The biggest gripe that most people have when it comes to modern architecture is its disengagement with real life – the fact that most designs, despite their grandiose, lack a little human touch. The same criticism cannot be levelled at the latest project from Edmonds + Lee Architects, though.

As the Switchback House, in the heart of San Francisco, has been designed as the idyllic urban dwelling for the architects themselves. Which means every decision and deliberation was made with thought, consideration and with the bigger picture of comfortable modern living in mind.

Vivian Lee and Robert Edmonds, a married couple and the founding partners of local San Francisco firm Edmonds + Lee Architects, designed the home for themselves and their two young children. But rather than occupying the full residence, they opted to divide the three-storey building into two discrete units. The upper floors are used by the family, while the bottom level is to be leased to a tenant. The lower floor can be – and currently is used as – an income-producing rental, but the house is designed flexibly enough that the owners can turn the structure back into a single-family home,” explained the studio.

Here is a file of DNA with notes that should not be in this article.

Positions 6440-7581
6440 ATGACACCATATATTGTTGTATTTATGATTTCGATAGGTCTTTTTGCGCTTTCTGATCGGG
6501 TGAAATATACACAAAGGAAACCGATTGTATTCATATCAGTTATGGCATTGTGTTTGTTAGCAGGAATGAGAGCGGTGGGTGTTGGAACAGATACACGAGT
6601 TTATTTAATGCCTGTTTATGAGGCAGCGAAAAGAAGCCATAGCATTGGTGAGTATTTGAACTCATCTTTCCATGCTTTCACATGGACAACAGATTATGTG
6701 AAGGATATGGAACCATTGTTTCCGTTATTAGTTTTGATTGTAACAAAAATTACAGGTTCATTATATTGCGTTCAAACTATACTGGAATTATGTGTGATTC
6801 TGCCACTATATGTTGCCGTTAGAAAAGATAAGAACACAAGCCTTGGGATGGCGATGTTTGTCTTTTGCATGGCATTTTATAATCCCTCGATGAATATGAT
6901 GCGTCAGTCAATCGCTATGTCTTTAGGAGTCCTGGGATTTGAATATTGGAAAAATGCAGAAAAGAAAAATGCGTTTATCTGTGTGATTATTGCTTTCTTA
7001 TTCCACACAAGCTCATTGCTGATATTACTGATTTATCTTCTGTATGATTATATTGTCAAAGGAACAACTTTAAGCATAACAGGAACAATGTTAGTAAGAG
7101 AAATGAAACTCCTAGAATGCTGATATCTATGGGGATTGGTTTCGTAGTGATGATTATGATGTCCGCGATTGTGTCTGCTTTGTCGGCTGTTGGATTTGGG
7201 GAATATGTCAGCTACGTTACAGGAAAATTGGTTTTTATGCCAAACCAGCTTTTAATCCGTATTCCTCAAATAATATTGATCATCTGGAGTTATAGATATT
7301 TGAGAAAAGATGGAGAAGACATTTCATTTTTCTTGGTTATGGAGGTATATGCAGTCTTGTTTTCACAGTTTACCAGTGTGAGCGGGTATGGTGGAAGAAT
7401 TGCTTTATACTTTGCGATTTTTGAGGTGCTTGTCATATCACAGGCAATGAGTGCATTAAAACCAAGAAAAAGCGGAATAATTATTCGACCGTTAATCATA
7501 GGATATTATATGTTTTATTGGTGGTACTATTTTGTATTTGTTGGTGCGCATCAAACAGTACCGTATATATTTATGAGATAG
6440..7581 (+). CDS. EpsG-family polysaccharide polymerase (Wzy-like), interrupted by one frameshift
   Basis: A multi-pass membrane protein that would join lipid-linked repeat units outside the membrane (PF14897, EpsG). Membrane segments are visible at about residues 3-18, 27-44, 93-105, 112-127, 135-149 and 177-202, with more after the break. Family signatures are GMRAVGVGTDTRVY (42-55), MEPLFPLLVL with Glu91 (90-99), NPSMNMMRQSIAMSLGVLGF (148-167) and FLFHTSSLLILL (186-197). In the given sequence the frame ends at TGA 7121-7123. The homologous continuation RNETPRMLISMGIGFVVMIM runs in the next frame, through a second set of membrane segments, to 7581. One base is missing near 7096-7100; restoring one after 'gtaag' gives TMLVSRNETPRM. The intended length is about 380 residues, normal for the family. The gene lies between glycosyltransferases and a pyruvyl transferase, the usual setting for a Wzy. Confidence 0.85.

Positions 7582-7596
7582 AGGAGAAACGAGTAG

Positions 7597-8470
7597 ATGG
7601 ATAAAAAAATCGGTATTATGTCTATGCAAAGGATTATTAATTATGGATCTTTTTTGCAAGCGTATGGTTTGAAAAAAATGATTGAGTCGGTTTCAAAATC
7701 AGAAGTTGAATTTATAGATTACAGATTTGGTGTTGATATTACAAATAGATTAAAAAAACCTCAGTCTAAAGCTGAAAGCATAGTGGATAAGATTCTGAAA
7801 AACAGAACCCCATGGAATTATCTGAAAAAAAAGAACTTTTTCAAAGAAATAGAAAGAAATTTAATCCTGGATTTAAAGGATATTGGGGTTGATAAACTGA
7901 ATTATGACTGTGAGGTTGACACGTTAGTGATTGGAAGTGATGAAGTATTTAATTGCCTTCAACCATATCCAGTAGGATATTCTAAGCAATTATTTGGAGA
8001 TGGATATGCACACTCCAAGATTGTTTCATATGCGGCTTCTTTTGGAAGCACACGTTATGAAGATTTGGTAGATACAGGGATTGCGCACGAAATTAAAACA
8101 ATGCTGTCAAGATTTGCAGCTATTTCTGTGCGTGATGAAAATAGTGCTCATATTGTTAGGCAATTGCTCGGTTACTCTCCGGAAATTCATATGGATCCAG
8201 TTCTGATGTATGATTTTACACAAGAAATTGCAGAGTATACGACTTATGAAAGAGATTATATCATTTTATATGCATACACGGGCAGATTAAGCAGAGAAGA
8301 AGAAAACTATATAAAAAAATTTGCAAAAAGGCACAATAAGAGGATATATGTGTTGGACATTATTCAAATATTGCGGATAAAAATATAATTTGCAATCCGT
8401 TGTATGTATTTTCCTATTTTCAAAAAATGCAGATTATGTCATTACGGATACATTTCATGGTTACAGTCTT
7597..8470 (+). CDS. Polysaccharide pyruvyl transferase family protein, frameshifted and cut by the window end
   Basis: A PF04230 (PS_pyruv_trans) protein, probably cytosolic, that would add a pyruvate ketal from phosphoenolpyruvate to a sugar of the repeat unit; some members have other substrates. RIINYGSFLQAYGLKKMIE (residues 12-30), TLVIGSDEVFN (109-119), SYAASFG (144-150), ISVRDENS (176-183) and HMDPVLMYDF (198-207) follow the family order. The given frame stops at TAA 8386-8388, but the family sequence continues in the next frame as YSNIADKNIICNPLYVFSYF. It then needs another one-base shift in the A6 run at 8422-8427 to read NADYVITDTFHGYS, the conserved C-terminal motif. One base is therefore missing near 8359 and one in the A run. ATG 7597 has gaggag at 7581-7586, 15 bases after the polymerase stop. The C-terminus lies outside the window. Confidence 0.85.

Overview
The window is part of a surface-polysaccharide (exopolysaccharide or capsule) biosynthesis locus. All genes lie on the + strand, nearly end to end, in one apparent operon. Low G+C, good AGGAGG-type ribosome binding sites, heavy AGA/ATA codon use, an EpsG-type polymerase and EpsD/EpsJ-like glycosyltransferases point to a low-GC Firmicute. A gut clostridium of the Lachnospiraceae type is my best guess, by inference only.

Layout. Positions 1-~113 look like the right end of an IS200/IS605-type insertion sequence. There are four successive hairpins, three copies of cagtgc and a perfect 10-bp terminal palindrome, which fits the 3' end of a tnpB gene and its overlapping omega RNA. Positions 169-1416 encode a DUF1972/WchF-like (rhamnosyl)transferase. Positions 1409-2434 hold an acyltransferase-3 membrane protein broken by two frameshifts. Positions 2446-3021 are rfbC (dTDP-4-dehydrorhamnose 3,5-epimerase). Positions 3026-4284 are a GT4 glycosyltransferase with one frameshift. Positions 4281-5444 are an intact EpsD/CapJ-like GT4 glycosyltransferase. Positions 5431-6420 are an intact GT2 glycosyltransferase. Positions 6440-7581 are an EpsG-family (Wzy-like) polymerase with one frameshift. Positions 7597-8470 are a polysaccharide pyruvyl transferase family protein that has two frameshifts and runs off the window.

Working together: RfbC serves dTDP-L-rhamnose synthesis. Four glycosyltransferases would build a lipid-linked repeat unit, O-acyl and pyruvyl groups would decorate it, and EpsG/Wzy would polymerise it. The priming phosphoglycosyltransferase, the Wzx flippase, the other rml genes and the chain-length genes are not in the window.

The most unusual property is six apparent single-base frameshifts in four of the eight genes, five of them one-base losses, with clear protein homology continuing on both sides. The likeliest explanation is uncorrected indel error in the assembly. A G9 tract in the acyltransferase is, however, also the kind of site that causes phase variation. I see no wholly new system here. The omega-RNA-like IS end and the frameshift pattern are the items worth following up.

The modern duplex is clad in white from pre-manufactured trim boards, with the street-facing elevation featuring a large expanse of dark glass. A rectilinear volume protrudes from the front of the residence, providing a contrast to the home’s sharply slanted roof.

Inside, the architects placed an emphasis on quality over quantity; “Working as not only their own clients but also their own developers, they were able to avoid the typical market-driven pressure of maximising square feet and instead focus on qualitative issues,” the studio said. The overall goal, and result of the resilient project, was to create a home that embraced its urban context while also feeling, ‘light, airy, spacious and open to the sky.’

Take a tour of the Switchback House in the image gallery above and for more modern urban architecture check out the Edmonds + Lee Architects website.

Images courtesy of Joe Fletcher Photography, Instagram, @joefletcherphoto